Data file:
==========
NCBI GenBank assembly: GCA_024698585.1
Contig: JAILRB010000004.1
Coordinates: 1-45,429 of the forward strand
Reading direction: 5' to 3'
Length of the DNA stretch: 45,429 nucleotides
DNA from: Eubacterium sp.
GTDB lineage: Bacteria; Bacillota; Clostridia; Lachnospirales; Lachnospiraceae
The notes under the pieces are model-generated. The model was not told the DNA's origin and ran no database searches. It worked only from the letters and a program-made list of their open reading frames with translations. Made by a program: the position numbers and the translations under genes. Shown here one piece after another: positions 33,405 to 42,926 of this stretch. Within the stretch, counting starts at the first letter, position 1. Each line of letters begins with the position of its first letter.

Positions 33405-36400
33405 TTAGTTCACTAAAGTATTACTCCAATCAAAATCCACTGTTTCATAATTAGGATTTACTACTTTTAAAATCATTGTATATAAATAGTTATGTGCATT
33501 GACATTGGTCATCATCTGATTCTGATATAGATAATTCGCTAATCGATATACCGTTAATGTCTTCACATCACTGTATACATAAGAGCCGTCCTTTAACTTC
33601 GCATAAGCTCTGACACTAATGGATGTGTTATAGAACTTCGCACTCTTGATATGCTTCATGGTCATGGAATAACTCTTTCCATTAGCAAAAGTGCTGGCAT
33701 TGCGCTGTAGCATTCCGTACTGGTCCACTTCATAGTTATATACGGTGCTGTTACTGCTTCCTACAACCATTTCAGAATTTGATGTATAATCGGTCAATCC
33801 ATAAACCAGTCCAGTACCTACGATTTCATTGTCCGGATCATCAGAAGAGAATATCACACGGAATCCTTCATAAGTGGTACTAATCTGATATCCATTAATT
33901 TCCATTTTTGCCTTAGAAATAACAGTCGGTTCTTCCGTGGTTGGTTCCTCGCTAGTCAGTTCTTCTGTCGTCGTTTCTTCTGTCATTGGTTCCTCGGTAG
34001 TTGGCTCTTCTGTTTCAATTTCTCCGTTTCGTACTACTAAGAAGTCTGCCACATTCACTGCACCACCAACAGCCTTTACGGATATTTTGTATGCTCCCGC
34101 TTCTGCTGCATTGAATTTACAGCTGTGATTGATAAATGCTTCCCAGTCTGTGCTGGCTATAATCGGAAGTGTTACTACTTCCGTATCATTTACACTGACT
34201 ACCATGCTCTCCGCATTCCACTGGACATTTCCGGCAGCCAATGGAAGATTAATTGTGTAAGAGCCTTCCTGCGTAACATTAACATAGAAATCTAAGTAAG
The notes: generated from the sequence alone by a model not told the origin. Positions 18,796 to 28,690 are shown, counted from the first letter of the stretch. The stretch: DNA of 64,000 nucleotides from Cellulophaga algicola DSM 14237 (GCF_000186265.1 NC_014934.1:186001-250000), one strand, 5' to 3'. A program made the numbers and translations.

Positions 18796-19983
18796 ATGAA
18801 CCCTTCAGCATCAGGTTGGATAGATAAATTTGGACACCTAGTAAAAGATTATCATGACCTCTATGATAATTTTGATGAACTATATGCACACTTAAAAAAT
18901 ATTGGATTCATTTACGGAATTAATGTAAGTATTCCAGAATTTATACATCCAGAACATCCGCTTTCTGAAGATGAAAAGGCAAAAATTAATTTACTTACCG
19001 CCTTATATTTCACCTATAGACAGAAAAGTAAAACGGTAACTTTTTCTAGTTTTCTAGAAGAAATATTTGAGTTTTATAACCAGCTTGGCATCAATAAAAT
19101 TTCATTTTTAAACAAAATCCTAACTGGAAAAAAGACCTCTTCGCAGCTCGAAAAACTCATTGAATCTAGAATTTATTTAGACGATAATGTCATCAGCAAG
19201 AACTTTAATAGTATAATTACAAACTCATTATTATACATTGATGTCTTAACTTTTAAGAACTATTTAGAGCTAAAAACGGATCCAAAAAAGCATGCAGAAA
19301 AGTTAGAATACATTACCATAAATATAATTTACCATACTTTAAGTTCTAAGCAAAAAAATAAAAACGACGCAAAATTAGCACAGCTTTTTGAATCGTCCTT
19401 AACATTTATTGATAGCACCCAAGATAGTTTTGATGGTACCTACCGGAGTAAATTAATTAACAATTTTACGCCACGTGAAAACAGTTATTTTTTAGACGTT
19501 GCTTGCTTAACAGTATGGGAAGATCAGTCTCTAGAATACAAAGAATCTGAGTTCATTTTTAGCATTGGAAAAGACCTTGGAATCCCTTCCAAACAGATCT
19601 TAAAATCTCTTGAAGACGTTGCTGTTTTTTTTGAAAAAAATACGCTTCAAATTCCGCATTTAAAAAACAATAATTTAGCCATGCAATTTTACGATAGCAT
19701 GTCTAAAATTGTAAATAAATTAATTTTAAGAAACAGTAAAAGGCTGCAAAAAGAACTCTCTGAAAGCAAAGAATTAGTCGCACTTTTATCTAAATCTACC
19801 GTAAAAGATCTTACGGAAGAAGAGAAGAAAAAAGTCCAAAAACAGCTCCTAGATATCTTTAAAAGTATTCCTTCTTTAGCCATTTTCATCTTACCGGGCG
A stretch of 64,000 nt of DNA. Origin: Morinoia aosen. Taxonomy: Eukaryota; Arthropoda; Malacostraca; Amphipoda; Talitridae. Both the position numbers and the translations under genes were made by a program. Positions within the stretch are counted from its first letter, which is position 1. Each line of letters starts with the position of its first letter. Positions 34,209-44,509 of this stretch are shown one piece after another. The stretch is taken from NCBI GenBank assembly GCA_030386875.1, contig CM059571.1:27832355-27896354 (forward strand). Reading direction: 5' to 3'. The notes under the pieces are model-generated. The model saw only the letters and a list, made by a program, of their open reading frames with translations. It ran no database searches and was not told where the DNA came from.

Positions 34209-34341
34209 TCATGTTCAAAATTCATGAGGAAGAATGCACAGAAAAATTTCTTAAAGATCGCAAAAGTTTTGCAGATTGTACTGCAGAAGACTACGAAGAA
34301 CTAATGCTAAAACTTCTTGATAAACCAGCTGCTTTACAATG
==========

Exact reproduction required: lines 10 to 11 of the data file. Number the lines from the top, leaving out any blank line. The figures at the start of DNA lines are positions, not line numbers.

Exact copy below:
33405 TTAGTTCACTAAAGTATTACTCCAATCAAAATCCACTGTTTCATAATTAGGATTTACTACTTTTAAAATCATTGTATATAAATAGTTATGTGCATT
33501 GACATTGGTCATCATCTGATTCTGATATAGATAATTCGCTAATCGATATACCGTTAATGTCTTCACATCACTGTATACATAAGAGCCGTCCTTTAACTTC